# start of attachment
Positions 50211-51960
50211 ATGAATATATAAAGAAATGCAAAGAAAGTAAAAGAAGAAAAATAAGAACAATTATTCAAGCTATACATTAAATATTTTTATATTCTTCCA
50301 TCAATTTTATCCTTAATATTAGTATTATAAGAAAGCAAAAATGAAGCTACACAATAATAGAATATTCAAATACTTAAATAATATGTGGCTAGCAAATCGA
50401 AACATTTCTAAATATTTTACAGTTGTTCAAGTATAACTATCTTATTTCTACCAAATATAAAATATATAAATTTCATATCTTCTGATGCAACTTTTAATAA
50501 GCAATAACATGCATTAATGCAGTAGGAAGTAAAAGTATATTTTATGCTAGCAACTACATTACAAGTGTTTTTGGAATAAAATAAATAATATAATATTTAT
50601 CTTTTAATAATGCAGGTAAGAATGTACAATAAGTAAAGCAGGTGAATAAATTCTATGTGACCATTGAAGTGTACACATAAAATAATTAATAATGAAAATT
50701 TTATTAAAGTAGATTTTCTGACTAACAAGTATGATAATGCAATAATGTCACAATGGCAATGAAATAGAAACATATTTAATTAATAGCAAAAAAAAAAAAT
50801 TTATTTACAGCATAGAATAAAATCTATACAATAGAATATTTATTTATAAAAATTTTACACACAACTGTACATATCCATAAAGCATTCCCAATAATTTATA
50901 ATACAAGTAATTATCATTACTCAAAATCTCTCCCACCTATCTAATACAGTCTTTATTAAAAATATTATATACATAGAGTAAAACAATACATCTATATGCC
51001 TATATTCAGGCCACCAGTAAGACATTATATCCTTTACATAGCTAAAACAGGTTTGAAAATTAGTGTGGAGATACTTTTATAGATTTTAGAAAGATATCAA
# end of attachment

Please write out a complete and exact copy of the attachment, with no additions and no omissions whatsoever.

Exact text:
Positions 50211-51960
50211 ATGAATATATAAAGAAATGCAAAGAAAGTAAAAGAAGAAAAATAAGAACAATTATTCAAGCTATACATTAAATATTTTTATATTCTTCCA
50301 TCAATTTTATCCTTAATATTAGTATTATAAGAAAGCAAAAATGAAGCTACACAATAATAGAATATTCAAATACTTAAATAATATGTGGCTAGCAAATCGA
50401 AACATTTCTAAATATTTTACAGTTGTTCAAGTATAACTATCTTATTTCTACCAAATATAAAATATATAAATTTCATATCTTCTGATGCAACTTTTAATAA
50501 GCAATAACATGCATTAATGCAGTAGGAAGTAAAAGTATATTTTATGCTAGCAACTACATTACAAGTGTTTTTGGAATAAAATAAATAATATAATATTTAT
50601 CTTTTAATAATGCAGGTAAGAATGTACAATAAGTAAAGCAGGTGAATAAATTCTATGTGACCATTGAAGTGTACACATAAAATAATTAATAATGAAAATT
50701 TTATTAAAGTAGATTTTCTGACTAACAAGTATGATAATGCAATAATGTCACAATGGCAATGAAATAGAAACATATTTAATTAATAGCAAAAAAAAAAAAT
50801 TTATTTACAGCATAGAATAAAATCTATACAATAGAATATTTATTTATAAAAATTTTACACACAACTGTACATATCCATAAAGCATTCCCAATAATTTATA
50901 ATACAAGTAATTATCATTACTCAAAATCTCTCCCACCTATCTAATACAGTCTTTATTAAAAATATTATATACATAGAGTAAAACAATACATCTATATGCC
51001 TATATTCAGGCCACCAGTAAGACATTATATCCTTTACATAGCTAAAACAGGTTTGAAAATTAGTGTGGAGATACTTTTATAGATTTTAGAAAGATATCAA